Ears to the Street

Issue 1, 12.12.12 Untitled by Derek A See I can’t, See I can’t, I just can’t… decide Why I don’t even try, I don’t even try.

I get out of class aint talking devry this state tuition shit is some bull, just a mothafuckin lie, profitting off knowledge got me maneuverin through a bureaucracy high floatin cloud 9 but learnin just fine, 5 years at a time no wonder I come to school high… No I said that for the sake of the line see I can learn just fine but we’ll talk about that some other time…yeah…save that for another rhyme…another rhyme.. See its my ex’s birthday today fuck no I didn’t drop on her one dime see we not that cool anymore Matter of fact I should send her a line anyway I just thought of her today because a month ago tomorrow me and Johanna fell out, man that shit hurts but her timing was terrible, can’t blame me for not fathoming a bearable attitude man just show me a chick with some gratitude see she left and even though that shit should have hurt more it just didn’t, I know that shit should have rhymed but it just didn’t, I just wanted to answer your question did that shit hurt? Nah babe it just didn’t..see you aint realize there’s shit in life that’s prioritized and when you leavin when they got cousin mug shot on TV televised….shit I just can’t help but to feel that we’ll never be right…damn I loved yo ass cuttin class back at Hayward High we used to dip to Frisco let some stacks go baby thought we would grow up and move fuego…fuck that baby now I’m just out here ridin solo, mobbin for some pesos movin mean with my cholos, tryna get those pesos….tryna get those pesos….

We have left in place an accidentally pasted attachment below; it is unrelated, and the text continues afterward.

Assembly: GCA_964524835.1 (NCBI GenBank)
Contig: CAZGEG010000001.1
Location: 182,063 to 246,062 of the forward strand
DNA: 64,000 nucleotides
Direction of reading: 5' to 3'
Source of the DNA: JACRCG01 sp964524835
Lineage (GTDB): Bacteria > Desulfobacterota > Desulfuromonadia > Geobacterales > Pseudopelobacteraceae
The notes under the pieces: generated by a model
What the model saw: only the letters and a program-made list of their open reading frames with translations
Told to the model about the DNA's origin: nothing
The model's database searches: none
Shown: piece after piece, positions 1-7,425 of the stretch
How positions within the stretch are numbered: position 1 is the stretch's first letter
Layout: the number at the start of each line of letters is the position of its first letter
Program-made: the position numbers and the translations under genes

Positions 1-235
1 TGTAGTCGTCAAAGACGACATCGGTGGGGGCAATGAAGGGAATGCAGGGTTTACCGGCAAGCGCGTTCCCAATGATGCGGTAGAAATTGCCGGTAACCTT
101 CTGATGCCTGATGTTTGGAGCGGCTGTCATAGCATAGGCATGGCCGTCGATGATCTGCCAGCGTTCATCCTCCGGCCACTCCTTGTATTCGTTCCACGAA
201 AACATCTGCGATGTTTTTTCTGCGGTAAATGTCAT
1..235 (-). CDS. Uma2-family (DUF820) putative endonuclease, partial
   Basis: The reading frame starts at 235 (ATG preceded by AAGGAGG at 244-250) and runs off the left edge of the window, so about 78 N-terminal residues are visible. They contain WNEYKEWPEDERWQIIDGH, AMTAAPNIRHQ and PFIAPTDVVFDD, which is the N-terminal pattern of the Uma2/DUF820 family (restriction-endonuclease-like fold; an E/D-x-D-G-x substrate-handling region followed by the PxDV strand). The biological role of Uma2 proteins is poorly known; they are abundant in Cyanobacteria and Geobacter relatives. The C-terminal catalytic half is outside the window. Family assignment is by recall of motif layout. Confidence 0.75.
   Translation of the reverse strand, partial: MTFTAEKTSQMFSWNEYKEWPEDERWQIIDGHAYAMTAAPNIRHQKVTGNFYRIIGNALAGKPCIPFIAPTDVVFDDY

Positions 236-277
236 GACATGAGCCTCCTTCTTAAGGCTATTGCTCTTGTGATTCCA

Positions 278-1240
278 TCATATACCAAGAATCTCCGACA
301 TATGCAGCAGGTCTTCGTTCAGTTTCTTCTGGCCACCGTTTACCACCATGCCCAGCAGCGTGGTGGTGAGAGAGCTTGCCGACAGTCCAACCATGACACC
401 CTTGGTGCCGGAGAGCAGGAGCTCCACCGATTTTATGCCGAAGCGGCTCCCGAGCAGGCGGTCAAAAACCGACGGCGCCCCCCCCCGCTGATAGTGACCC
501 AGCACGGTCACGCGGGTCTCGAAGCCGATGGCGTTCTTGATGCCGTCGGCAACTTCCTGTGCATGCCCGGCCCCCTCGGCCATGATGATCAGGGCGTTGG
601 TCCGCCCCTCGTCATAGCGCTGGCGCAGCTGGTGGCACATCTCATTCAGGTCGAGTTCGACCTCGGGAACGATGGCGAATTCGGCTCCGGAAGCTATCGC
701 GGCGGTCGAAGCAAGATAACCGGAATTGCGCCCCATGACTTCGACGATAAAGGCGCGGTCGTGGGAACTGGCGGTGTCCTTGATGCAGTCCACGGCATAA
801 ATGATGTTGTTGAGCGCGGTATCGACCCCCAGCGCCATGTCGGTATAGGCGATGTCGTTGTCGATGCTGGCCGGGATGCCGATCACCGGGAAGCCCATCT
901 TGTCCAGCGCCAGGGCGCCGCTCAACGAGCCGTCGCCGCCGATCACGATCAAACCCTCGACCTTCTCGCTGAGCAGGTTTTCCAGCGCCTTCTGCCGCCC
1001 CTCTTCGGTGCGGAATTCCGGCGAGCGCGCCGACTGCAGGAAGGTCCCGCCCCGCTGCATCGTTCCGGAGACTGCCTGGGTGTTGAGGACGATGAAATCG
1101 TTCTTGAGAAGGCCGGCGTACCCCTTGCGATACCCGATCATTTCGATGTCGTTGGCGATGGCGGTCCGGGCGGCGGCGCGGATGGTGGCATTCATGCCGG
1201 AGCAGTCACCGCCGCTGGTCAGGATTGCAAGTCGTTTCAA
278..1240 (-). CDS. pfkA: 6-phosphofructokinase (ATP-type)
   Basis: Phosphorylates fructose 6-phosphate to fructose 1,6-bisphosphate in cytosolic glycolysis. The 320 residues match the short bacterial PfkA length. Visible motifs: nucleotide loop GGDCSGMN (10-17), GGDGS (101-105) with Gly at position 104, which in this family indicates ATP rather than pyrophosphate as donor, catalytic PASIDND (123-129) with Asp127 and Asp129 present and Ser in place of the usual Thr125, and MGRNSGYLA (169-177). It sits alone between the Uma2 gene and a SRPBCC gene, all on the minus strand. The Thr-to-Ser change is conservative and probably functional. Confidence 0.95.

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Ears to the Street

Issue 1, 12.12.12